Sewer bills increased because of the EPA mandate and the city officials at the time negotiated the best deal possible and had the guts to start solving the problem.
At that time Jeff could have fought the federal government for more years, spent more money on attorneys and consultants, could have been assessed more fines and could have wasted more time kicking the overflow "can" down the road to future administrations as previous politicians did but the city officials at the time negotiated the best deal possible and decided to started solving the problem.
If Jeff had held out longer there would be have been more fees and fines to pay and no approved plan. Could the city have negotiated a better deal? I guess we'll never know but we do know what has happened to some other cities that did not agree to an EPA mandate.
Big winner in Unalaska's EPA wastewater tussle? Lawyers.
The city of Unalaska paid more than a half-million dollars in legal fees fighting the federal lawsuit requiring the construction of a new sewage treatment plant, water treatment plant and the towering new leachate tank on Summers Bay Road adjacent to the landfill.
The city released the legal expenditures last week in response to a written request from the Bristol Bay Times – Dutch Harbor Fisherman, under the terms of the Alaska Public Records Act.
The city paid two law firms a total of $525,000. The city’s regular Anchorage law firm, Brooks, Chandler, Falconer, earned $133,923.
The larger amount went to the Washington, D.C., firm of Beveridge and Diamond, at $392,03...
The city instead paid a fine of $340,000 for multiple violations of the federal Clean Water Act, under the terms of a consent decree with the U.S. Department of Justice, representing the U.S. Environmental Protection Agency. The consent decree, which avoids a trial, requires the city to spend tens of millions of dollars on new water and sewer facilities, and will require a steep increase in utility rates paid by property owners.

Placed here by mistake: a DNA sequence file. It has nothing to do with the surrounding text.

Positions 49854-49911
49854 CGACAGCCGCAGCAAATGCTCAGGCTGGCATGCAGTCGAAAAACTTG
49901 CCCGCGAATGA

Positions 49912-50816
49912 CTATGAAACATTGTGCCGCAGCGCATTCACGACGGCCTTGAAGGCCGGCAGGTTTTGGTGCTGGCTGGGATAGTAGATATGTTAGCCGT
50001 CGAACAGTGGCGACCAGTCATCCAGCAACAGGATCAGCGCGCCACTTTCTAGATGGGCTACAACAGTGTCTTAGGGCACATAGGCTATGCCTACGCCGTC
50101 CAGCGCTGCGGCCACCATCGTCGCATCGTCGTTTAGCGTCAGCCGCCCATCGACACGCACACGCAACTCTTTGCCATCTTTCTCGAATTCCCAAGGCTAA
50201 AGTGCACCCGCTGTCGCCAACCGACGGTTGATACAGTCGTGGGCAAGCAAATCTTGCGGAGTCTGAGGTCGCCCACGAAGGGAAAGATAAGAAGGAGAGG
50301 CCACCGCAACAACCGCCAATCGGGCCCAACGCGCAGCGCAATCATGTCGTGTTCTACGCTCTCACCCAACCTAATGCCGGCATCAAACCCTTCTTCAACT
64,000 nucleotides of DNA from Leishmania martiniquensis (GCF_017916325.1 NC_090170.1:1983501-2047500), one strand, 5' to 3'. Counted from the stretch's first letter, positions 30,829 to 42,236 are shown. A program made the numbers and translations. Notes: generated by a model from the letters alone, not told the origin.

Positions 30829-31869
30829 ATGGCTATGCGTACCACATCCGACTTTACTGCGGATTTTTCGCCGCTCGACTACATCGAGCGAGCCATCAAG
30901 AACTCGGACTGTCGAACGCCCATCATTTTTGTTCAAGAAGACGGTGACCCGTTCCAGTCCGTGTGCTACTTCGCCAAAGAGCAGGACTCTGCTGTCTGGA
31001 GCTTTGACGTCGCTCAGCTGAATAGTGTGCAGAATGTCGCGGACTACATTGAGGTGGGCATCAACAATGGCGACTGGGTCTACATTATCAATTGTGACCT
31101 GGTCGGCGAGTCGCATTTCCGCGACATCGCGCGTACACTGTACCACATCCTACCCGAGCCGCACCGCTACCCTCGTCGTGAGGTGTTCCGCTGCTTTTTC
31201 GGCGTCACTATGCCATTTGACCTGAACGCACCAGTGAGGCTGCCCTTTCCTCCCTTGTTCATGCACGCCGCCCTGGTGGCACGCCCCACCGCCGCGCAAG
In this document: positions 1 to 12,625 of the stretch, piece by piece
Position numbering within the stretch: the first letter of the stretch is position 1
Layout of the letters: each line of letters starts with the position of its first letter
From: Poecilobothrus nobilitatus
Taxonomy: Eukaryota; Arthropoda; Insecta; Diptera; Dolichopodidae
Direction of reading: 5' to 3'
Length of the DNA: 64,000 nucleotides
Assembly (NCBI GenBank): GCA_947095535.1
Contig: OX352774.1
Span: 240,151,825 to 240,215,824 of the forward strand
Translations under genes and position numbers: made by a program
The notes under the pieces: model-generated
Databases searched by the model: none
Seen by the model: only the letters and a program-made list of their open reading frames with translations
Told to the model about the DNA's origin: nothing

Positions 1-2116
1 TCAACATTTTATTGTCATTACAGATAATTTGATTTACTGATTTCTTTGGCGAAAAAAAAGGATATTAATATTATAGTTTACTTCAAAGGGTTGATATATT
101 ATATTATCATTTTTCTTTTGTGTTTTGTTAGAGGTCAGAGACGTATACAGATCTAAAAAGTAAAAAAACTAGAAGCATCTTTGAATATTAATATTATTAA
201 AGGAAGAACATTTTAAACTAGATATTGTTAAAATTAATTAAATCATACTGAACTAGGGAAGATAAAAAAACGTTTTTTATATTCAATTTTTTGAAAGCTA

Evansville is another example of what happens when you delay and fight the EPA. Evansville has spent millions on attorneys, engineers, and consultants fighting the EPA. Years pass, money spent and no improvements done and with the EPA requiring a 20 year plan to correct their flooding and sewer overflow problem Evansville finally submitted a 28 year plan that raised the sewer rates from an average of about $33 a month in 2013 to about $55 a month in 2016.
The EPA rejected the plan and now Evansville has more lawyers, engineers, and money wasted and no agreed to plan. In the mean time Evansville sewer has implemented their "unapproved plan" including the large rate increases. The EPA continues to push...
Jun 3, 2013
Evansville Water and Sewer Utility submits final sewer overflow control plan to EPA Mandated sewer improvement plan now awaits federal feedback and approval
EVANSVILLE, Ind. – On Friday, May 31, 2013, the Evansville Water and Sewer Utility (EWSU) submitted the City of Evansville’s comprehensive, federally mandated integrated overflow control plan (IOCP) to the Environmental Protection Agency (EPA), the Department of Justice and the Indiana Department of Environmental Management.
EPA disapproves Evansville's proposed sewer overflow control plan | PDFs
4:00 PM, Jun 20, 2014
The Environmental Protection Agency has rejected Evansville's proposed $540 million plan to upgrade its sewer overflow control plan citing technical issues with the design and suggesting the plan was too low cost, the city announced Friday.
Evansville residents will soon be receiving their utility bills in the mail, but they will notice a new charge on the statement that could be a steep increase.
Officials have been talking about the water and sewer rate hikes for a long time and they are finally here. Customers are billed for water, sewer, trash and now there's a line that says mandate. That is the fee customers are being charged that now goes toward upgrading our current sewer systems.
Edited by Councilman 2, 21 April 2015 - 10:05 PM.